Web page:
Foreign airlines asked not to refuel in NepalForeign carriers will not be provided refuelling facilities at Kathmandu’s Tribhuvan International Airport (TIA) from Tuesday afternoon onwards as the jet fuel crisis is likely to deepen.
Foreign carriers will not be provided refuelling facilities at Kathmandu’s Tribhuvan International Airport (TIA) from Tuesday afternoon onwards as the jet fuel crisis is likely to deepen on the heels of the unofficial trade embargo imposed by India.
The tough decision was made on Monday in a move to keep the existing stock of jet fuel-aviation turbine fuel (ATF)-intact, as the existing stock is only enough to fulfil the demand for less than seven days. Furthermore, TIA officials say that the move will allow the domestic airlines to fly for a little bit longer.
The airport authorities on Monday sent a notice to foreign airlines flying the Nepal sector that the cutbacks would come into effect by 12 noon on Tuesday.
TIA officials have said that the tough decision was taken in response to requests made to them by the Nepal Oil Corporation (NOC).
The government had on Saturday requested all foreign airlines to refuel their tanks in ports abroad and to carry enough return fuel when flying into Nepal, because the Nepali government could not predict when the fuel shortage would end.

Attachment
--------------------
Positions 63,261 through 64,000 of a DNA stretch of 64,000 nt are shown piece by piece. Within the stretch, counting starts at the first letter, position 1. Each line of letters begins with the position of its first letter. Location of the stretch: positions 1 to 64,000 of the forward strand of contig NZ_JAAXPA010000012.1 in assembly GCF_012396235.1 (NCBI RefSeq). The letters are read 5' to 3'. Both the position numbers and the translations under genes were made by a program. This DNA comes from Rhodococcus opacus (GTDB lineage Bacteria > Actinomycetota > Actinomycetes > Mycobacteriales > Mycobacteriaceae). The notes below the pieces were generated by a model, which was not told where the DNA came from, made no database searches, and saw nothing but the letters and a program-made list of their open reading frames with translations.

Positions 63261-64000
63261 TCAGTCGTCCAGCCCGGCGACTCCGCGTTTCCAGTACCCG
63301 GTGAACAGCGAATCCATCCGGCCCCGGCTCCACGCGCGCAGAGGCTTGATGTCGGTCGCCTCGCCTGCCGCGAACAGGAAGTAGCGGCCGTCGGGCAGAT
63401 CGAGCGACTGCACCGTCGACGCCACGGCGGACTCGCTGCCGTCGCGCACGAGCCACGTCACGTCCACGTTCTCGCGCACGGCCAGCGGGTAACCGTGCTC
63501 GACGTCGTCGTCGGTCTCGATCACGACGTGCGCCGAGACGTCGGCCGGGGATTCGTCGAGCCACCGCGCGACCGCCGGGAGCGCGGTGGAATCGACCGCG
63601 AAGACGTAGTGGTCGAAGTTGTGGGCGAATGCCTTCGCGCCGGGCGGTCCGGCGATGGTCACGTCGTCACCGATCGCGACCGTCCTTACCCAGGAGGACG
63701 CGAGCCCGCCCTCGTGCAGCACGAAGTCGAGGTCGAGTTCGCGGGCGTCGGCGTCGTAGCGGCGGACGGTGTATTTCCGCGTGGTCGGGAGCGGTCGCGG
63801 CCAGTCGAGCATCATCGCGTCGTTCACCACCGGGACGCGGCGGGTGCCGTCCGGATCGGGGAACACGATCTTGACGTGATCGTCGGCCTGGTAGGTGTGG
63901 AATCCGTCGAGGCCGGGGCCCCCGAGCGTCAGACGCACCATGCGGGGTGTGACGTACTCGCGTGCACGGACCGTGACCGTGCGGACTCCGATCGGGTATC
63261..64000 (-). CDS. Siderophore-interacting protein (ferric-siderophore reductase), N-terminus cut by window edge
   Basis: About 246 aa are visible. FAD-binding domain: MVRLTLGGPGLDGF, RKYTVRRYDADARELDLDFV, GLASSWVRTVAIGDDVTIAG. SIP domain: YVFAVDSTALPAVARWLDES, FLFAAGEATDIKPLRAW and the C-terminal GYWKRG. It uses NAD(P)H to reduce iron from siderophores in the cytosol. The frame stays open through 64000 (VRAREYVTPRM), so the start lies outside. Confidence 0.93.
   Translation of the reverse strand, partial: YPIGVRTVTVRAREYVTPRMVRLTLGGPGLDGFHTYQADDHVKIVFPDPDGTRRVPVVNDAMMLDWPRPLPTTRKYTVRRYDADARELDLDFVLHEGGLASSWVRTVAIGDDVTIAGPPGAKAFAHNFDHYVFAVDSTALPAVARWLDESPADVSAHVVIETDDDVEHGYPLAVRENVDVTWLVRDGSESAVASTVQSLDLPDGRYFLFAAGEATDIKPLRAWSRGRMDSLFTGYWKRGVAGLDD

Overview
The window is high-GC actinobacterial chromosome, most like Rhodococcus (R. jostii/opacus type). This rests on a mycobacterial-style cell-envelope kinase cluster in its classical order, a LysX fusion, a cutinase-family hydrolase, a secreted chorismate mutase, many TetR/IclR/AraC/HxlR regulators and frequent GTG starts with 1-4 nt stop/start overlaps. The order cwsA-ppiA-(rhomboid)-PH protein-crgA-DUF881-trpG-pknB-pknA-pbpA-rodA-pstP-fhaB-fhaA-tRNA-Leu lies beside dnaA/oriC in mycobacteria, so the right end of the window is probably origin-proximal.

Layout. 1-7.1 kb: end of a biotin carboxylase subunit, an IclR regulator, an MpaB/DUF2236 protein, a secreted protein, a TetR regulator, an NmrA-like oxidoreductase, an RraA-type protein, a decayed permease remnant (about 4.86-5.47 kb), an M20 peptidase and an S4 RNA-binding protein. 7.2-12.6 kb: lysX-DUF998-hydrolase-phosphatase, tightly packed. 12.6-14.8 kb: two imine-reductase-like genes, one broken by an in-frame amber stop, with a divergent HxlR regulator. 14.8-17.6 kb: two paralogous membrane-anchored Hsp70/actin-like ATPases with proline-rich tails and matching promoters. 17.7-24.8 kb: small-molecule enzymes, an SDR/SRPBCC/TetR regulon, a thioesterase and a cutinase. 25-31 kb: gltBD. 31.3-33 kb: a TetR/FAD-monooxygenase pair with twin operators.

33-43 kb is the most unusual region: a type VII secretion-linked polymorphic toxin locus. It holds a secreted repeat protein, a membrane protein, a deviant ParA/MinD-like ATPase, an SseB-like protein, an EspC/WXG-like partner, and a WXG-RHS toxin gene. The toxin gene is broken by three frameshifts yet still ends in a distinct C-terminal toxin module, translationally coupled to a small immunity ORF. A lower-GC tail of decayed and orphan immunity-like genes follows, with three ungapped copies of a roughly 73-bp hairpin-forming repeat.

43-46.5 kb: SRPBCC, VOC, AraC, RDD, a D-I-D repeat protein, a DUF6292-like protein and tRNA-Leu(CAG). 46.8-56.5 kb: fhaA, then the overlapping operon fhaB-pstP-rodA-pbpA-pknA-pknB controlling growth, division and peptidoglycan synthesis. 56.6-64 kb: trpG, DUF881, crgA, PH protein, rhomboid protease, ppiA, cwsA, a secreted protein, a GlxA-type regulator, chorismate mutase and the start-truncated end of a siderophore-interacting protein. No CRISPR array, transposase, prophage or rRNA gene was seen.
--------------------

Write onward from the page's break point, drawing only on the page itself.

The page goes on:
The decision to preserve Nepal’s fuel stocks is likely to affect all airlines using narrow-body jets on long-haul routes, said the officials.
Owing to the festive season in Nepal, most airlines flying narrow-body aircraft are flying at full passenger and cargo-load capacities, and they will thus be hit hard. However, airlines flying wide-body aircraft, except for Turkish Airlines and Korean Air, will not be affected as much by the decision.
Industry insiders say that a few airlines have started to find alternative airports to refuel their tanks before arriving in Kathmandu.
Korean Air and Dragon Air have planned to, for example, touch down in Dhaka, Bangladesh. Turkish Airlines and Air Arabia plan to touch down in New Delhi and Lucknow, respectively.
For airlines flying the cross-border international sector or the short-haul sector—between Nepal and destinations like India, Bangladesh, Bhutan and China—the government, on Saturday, had requested the airlines to fill their fuel tanks to maximum capacity in their respective takeoff points of origin, so that they don’t need to refuel at TIA.